It’s Your Brand, But You’re NOT The Hero: How to Fix Your Copy


You’re so excited about your business, story, and achievements that you could talk about them for ages.

As a fellow entrepreneur, I get it. As a copywriter, though, I have to be honest: this is harming your brand and alienating your audience!

Some examples?

  • “We’re delighted to announce that…”
  • “At [company name], we pride ourselves in…”
  • “I’m excited to tell you that I’ve been nominated for…”

From your website copy to blogs and social media posts: do these types of sentences sound familiar?

Then let me help you reframe them so that you can really connect with your audience and stand out against your competitors.


Your target audience is the actual hero…


Ready for the truth bomb? People don’t buy from your business because they care about you (#sorry).

In fact, they don’t even care about your products or services per se!

What they’re actually interested in is having their current pain points solved.

Can you help? Can you position your offer as THE logical solution? Then you’ve got their attention.

Basically, your target customer is the real hero. They’re the protagonist of the story with an initial problem that needs solving.


… which makes you (drum roll) the trusted and helpful guide


While it’s tempting to position your business as the hero, if you want to succeed—and I know you do—you must work on becoming their trusted guide.

The one who helps the hero (=your target customer) overcome their initial problem (=through your products or services).

If you want to learn more about the psychology and power behind this approach, I recommend Building a Storybrand by Donald Miller.


How to fix your marketing copy accordingly


So far, have you been positioning your brand as the hero and blowing your own trumpet?

First of all, relax: it’s a common mistake!

And here’s how to shift your marketing focus and start grabbing your audience’s attention.


1.    Put your target customers at the core of your marketing materials

Instead of an abundance of ‘I’ and ‘we’, your copy should involve more ‘you’!

Talk to your target customers directly and focus on their pain points: what’s their current problem that your products or services can solve? How is it making them feel?

Before posting something or writing new copy, you can try my ‘so what?’ test, too. Pretend you’re your target customer, read the blog or social media post that you were planning on publishing, and think ‘so what?’ (as in “Why are you telling me that? What’s in it for me?”).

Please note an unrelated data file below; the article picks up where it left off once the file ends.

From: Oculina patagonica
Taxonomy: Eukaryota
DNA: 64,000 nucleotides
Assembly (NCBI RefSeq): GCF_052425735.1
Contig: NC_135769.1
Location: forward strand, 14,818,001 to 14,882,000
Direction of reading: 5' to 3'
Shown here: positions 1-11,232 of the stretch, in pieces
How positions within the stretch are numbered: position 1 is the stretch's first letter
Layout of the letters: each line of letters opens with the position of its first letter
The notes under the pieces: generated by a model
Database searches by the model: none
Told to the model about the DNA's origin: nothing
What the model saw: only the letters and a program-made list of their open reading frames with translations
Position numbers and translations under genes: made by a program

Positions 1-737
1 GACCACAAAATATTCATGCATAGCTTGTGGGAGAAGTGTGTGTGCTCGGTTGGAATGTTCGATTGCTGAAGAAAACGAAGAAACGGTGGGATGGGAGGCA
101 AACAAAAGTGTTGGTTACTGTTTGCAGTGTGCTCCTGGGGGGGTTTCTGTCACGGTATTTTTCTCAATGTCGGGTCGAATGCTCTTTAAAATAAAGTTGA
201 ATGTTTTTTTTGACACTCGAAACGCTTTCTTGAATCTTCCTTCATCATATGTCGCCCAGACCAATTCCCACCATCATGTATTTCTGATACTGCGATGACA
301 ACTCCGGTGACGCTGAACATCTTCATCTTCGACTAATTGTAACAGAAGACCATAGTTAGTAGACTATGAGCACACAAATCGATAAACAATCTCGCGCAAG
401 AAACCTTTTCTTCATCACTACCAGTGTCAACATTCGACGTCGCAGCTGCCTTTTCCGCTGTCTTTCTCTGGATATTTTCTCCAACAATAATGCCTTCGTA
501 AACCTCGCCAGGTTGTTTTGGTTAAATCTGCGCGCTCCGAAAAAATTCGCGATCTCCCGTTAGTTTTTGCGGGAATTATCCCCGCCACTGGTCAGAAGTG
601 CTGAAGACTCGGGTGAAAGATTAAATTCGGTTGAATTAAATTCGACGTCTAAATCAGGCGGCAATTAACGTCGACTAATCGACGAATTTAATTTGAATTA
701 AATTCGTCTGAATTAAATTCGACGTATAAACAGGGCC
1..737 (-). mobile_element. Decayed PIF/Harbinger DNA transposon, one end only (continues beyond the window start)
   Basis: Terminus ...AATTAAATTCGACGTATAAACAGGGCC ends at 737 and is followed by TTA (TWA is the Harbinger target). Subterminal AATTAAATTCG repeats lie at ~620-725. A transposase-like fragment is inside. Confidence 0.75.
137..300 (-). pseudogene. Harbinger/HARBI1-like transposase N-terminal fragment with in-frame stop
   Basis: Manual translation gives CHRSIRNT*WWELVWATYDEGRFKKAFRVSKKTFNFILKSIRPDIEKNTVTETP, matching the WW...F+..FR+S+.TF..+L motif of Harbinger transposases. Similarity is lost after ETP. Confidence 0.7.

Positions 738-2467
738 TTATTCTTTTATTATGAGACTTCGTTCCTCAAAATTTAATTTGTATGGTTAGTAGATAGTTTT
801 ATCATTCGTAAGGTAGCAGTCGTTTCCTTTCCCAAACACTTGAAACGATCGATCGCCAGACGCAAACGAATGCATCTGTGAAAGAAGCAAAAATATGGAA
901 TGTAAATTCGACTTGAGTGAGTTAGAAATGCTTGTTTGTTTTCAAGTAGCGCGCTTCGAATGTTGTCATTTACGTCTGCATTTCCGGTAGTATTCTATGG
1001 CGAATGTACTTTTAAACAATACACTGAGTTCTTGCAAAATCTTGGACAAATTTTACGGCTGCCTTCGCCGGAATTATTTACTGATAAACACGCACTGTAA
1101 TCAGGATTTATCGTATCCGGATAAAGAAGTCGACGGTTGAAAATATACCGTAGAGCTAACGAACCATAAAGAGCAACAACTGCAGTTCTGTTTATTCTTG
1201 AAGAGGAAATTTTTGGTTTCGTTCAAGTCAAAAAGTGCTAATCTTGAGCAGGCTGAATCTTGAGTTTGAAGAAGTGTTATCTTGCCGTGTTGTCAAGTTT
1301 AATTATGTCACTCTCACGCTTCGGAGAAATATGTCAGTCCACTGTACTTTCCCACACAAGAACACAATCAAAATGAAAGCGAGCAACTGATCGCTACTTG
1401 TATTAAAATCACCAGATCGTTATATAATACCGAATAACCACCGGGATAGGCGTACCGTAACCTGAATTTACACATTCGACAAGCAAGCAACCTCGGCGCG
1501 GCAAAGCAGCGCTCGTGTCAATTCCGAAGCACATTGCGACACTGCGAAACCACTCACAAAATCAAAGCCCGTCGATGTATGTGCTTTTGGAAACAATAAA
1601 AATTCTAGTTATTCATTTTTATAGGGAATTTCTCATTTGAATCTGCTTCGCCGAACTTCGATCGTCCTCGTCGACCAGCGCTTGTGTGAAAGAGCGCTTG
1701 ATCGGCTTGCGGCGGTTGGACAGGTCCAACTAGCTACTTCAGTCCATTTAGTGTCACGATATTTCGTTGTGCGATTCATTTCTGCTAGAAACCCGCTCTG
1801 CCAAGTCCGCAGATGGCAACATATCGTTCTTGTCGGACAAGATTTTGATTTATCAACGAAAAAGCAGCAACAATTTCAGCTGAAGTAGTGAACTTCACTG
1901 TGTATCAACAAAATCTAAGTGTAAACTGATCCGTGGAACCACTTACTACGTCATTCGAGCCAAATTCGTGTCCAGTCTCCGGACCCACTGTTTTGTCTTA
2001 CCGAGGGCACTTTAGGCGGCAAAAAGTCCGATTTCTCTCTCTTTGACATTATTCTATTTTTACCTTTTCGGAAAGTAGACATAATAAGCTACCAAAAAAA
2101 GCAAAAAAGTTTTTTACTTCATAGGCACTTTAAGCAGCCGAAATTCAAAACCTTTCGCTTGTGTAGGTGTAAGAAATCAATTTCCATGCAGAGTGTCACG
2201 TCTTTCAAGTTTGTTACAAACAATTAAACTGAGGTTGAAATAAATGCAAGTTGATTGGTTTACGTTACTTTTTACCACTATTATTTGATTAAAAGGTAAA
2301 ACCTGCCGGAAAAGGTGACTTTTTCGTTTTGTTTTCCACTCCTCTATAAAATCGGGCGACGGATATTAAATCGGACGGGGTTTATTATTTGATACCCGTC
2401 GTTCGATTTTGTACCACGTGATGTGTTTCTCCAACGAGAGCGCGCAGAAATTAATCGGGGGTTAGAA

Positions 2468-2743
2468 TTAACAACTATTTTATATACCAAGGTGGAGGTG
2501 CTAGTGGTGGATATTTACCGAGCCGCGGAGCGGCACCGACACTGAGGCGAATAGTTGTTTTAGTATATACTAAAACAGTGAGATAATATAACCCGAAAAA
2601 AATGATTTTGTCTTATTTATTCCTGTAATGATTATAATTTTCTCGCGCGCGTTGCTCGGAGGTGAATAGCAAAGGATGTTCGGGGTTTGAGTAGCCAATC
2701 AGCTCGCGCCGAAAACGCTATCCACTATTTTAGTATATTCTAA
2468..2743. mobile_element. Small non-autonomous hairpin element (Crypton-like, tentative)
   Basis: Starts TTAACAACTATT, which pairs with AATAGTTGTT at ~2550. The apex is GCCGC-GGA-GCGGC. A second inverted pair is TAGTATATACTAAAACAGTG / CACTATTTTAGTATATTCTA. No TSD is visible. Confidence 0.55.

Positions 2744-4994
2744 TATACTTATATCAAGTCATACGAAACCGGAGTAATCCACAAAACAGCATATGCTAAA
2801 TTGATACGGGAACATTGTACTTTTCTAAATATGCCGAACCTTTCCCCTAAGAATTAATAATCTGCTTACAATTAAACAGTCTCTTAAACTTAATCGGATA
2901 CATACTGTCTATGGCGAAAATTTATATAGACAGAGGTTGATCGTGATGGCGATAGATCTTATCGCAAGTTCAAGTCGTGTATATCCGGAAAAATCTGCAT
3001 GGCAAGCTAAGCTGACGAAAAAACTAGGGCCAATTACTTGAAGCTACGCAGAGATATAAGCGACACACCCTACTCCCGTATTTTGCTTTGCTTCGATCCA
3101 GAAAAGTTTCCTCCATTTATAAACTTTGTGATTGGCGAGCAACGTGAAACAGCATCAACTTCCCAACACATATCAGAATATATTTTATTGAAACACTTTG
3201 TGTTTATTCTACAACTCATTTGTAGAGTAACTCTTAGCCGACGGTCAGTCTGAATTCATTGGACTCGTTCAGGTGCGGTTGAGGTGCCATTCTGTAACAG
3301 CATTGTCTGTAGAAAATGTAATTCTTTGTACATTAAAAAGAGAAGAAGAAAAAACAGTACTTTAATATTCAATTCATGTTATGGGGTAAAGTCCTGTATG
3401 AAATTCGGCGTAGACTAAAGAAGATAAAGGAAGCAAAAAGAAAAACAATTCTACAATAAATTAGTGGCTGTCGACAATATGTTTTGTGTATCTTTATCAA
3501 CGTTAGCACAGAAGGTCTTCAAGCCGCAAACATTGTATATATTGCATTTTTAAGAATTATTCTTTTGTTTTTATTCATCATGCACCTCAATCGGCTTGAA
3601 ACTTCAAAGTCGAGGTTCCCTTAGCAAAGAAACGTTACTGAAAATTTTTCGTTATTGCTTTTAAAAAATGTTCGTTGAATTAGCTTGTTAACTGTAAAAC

If you can’t answer that, the chances are that your initial copy was too focused on yourself or your brand to actually appeal to your audience.


2.    Position your brand as the guide and your offer as the solution to the hero’s problem

Whenever you talk about your audience’s pain points, show empathy: you get it, it’s annoying, and that’s exactly why you’re there to help.

At the same time, showcase your expertise (e.g. results, testimonials, social proof…) not to brag but to build trust.


3.    Show them their happy ending

Every hero deserves a glorious ending, and your target customer is no exception!

You also want to paint a picture of how much better their life (for B2C brands) or business (B2B) will feel once they’ve solved their initial problem by investing in your products or services.

If you keep following this approach for your website copy, blog posts, and social media, you’ll become the name that immediately pops into your target audience’s mind when they’re finally ready to buy.

The hero might be the one in the spotlight, but I promise: it pays off to become the trusted guide instead!



Giada Nizzoli is a copywriter helping ambitious female entrepreneurs become THE go-to solution in their dream audience’s eyes. She especially focuses on website copy that drives traffic and converts it into sales, blog posts that smoothen the funnel, and LinkedIn summaries that generate actual leads. Oh, and she shares her office with seven house plants. Start receiving her actionable tips and content prompts.

Share :